Should Faith Be Included in the Rich Tapestry of Diversity?


Inclusion of God in the Democratic Party Platform offers some clues for brands

One of the most surprising stories coming out of the 2012 Democratic National Convention was the unscripted brouhaha that erupted over the mention of God in the party platform.  While previous platforms had mentioned God by name, the committee that created the 2012 platform decided to omit mention of the Creator from this important document that lays out the party’s guiding philosophies and principles for governing.

When members of the media and Republicans highlighted this omission to the broader American public – of which 71 percent self-identify as Christian and 9 out of 10 believe in God – the Democrats realized they were out of step with the people and had a public relations issue on their hands. They quickly moved to put God back into the platform.

What was meant to be an uneventful reinstatement of God into the platform quickly went negative for convention organizers when the party’s delegates expressed their disapproval for the move in a clearly split vote.

The bewildered reaction of Los Angeles mayor and Democratic Committee Chairman Antonio Villaraigosa at the specter of a popular uprising among party delegates against the inclusion of God in the platform was a rare moment of confusion in an otherwise tightly scripted and highly choreographed convention.

So, how does this spectacle relate to retail brands in America?

The awkward reinstatement of God into the Democratic platform by party leaders shows that they didn’t want to alienate the vast majority of Americans who believe in God.

Similarly, most retailers in the United States have also taken steps to remove mention of God in their marketing and operations – even though many were founded explicitly upon Christian principles by leaders who held to a strong faith in God.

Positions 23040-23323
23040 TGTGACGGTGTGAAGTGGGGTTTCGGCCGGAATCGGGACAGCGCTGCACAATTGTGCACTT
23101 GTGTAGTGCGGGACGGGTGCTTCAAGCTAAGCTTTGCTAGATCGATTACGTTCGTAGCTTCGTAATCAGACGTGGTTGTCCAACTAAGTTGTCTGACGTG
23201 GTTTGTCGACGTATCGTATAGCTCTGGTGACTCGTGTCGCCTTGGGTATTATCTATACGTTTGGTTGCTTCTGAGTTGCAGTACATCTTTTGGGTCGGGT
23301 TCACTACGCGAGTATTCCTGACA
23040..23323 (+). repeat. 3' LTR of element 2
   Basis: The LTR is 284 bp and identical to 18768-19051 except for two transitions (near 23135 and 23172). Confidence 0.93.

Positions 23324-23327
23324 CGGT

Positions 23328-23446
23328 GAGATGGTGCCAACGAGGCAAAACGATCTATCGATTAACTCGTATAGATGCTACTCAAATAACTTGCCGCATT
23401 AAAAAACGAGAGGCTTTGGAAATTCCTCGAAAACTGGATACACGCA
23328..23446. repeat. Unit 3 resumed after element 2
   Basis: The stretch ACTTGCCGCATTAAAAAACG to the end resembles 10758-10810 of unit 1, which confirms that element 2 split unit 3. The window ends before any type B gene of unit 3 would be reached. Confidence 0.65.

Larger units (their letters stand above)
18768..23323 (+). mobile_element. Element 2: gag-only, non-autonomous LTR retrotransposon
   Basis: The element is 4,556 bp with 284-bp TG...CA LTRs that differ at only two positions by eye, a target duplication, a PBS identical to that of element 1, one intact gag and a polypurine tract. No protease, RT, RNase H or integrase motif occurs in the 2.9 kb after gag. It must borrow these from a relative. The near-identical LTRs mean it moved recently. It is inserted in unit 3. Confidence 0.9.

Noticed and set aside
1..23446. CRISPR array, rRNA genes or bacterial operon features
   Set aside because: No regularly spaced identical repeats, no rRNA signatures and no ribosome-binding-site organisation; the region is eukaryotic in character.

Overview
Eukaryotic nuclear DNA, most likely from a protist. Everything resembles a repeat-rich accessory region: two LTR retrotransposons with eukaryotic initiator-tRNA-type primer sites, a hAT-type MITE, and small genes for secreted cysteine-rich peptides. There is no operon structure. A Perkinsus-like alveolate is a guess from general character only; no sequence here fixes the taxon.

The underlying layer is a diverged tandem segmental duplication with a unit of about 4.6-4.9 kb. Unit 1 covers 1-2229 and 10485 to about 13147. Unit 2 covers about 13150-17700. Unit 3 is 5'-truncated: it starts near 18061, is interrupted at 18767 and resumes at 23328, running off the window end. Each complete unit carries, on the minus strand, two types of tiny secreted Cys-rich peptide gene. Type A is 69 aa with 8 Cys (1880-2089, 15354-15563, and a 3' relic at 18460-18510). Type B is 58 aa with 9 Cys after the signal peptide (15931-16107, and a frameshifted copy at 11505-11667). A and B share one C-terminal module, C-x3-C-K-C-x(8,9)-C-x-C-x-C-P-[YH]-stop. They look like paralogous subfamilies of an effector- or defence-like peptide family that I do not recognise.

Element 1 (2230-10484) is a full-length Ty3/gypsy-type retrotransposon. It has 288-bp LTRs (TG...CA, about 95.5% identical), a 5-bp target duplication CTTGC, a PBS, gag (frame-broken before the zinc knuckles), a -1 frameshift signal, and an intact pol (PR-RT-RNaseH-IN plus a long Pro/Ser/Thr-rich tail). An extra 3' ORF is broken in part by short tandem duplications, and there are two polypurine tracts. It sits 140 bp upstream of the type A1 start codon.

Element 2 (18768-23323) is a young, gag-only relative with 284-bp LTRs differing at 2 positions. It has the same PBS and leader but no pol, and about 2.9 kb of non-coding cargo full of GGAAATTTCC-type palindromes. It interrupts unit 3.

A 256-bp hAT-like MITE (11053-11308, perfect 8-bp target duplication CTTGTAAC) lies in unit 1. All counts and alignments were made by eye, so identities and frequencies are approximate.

Here, several questions must be asked:  

  1. If a sizeable majority of the population believes in God and/or self-identifies as Christian, then why do brands think it’s a good idea to take faith communities out of their rich tapestry of diversity?
  2. Why are retailers willing to target other market niches with less spending power and ignore a newly emerging and economically powerful market segment known as Faith Driven Consumers that spends $2 trillion annually and comprises 41 million Americans?
  3. How do retailers know that excluding Faith Driven Consumers from their rainbow of inclusion isn’t a classic example of tripping over dollars to pick up dimes?

The good news for brands is that including Faith Driven Consumers in the marketing mix need not be feared and will likely be met with widespread public support. In fact, research shows that 97 percent of the American population is open to doing businesses with retailers whose operations are compatible with Christianity.  Only a very small three percent are opposed.

For the Democratic Party, clearly the negative consequence of taking God out of the 2012 platform was greater than any perceived negative consequence for leaving God in. Similarly, American retailers today should include, engage and integrate Faith Driven Consumers into their business.  The payoff for doing so will positively impact the corporate bottom line.

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